Much of the literature on reading impairment is based on Anglophone populations. Because there are so many gaps and inconsistencies in relations between the spelling and pronunciation of English words, the findings from Anglophone populations may not be generalizable to other languages. To test prediction of reading impairment in French children, Fluss et al. (2009) administered individual reading tests to French 7-year-olds who were identified as being at least one year behind in reading skills. One hundred poor readers were then compared with 50 demographically matched good readers on the TRF problem scales, a variety of cognitive measures, and several indices of SES. Multiple regression analyses showed that phonological awareness was the strongest predictor of decoding skills involved in reading, but that the Inattention subscale of the TRF Attention Problems syndrome was the second strongest predictor, accounting for an additional 25% of variance in decoding skills.
Although most of the other TRF problem scales were also significantly associated with poor decoding skills, the Inattention score was the main TRF predictor of poor decoding skills. Among the indices of SES, maternal educational level predicted a significant but small percentage of variance in decoding skills. The authors concluded that “PA (phonological awareness) appears to be the major factor associated with reading impairment not only in English but also in French,” and that “inattentiveness explains most of the link between emotional/behavioral disturbances and reading” (p. 212).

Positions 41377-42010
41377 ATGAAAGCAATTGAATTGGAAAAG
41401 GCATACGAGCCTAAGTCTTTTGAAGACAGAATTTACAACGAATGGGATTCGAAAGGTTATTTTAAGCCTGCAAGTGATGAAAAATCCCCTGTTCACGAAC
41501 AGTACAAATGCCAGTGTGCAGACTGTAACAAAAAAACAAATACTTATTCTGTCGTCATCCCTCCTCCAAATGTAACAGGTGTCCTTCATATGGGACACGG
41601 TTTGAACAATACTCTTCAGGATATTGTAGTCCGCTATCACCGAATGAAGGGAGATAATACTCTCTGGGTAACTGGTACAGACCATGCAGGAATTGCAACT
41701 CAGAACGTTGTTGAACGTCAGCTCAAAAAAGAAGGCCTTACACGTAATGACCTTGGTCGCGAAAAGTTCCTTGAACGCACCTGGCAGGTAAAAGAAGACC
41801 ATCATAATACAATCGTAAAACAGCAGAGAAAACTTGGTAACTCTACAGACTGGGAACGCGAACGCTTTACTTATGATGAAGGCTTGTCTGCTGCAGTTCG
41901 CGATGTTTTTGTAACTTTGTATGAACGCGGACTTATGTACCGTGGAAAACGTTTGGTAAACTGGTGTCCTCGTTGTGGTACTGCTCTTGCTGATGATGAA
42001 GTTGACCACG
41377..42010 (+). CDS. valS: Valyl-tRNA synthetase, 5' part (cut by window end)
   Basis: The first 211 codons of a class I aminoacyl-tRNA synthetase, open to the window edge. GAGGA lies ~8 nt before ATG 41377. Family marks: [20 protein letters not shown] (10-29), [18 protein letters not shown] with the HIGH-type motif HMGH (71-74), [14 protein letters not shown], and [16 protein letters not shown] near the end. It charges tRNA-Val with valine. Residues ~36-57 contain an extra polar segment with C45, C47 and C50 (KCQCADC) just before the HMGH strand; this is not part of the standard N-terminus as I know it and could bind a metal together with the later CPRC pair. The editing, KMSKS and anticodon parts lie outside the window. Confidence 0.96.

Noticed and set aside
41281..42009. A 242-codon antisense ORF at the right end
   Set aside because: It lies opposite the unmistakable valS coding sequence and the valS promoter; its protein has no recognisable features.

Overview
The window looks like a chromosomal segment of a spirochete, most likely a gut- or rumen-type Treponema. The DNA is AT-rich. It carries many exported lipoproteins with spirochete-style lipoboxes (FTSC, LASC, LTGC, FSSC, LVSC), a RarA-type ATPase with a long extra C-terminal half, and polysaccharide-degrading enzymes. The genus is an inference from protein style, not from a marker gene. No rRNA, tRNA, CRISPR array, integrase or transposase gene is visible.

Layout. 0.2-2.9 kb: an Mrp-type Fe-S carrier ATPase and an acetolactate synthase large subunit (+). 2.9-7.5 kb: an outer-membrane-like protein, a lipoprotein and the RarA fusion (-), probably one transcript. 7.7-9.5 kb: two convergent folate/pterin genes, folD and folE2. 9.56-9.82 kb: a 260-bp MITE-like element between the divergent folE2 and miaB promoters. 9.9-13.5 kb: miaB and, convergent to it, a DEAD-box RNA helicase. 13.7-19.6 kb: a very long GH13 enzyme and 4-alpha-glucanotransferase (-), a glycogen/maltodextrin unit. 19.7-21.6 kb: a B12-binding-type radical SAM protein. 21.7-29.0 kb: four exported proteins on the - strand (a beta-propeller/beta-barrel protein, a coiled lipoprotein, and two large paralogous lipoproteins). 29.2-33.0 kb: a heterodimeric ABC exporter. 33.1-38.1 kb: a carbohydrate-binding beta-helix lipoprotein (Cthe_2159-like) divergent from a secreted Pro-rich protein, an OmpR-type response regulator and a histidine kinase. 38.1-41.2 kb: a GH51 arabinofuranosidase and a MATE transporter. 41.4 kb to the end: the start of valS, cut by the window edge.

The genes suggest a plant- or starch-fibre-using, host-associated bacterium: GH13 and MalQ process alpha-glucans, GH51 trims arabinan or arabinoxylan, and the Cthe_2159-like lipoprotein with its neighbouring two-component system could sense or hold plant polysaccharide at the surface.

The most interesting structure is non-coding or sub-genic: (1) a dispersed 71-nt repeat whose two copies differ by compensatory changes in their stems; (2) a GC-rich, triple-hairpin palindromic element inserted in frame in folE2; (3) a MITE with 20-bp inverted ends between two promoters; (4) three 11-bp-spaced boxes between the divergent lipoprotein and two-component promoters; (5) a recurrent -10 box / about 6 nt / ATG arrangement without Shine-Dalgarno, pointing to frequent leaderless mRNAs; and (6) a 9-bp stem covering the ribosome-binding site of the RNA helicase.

Reference: Fluss, J., Ziegler, J.C., Warszawski, J., Ducot, B., Richard, G., & Billard, C. (2009). Poor reading in French elementary school: The interplay of cognitive, behavioral, and socioeconomic factors. Journal of Developmental and Behavioral Pediatrics, 30, 206-216.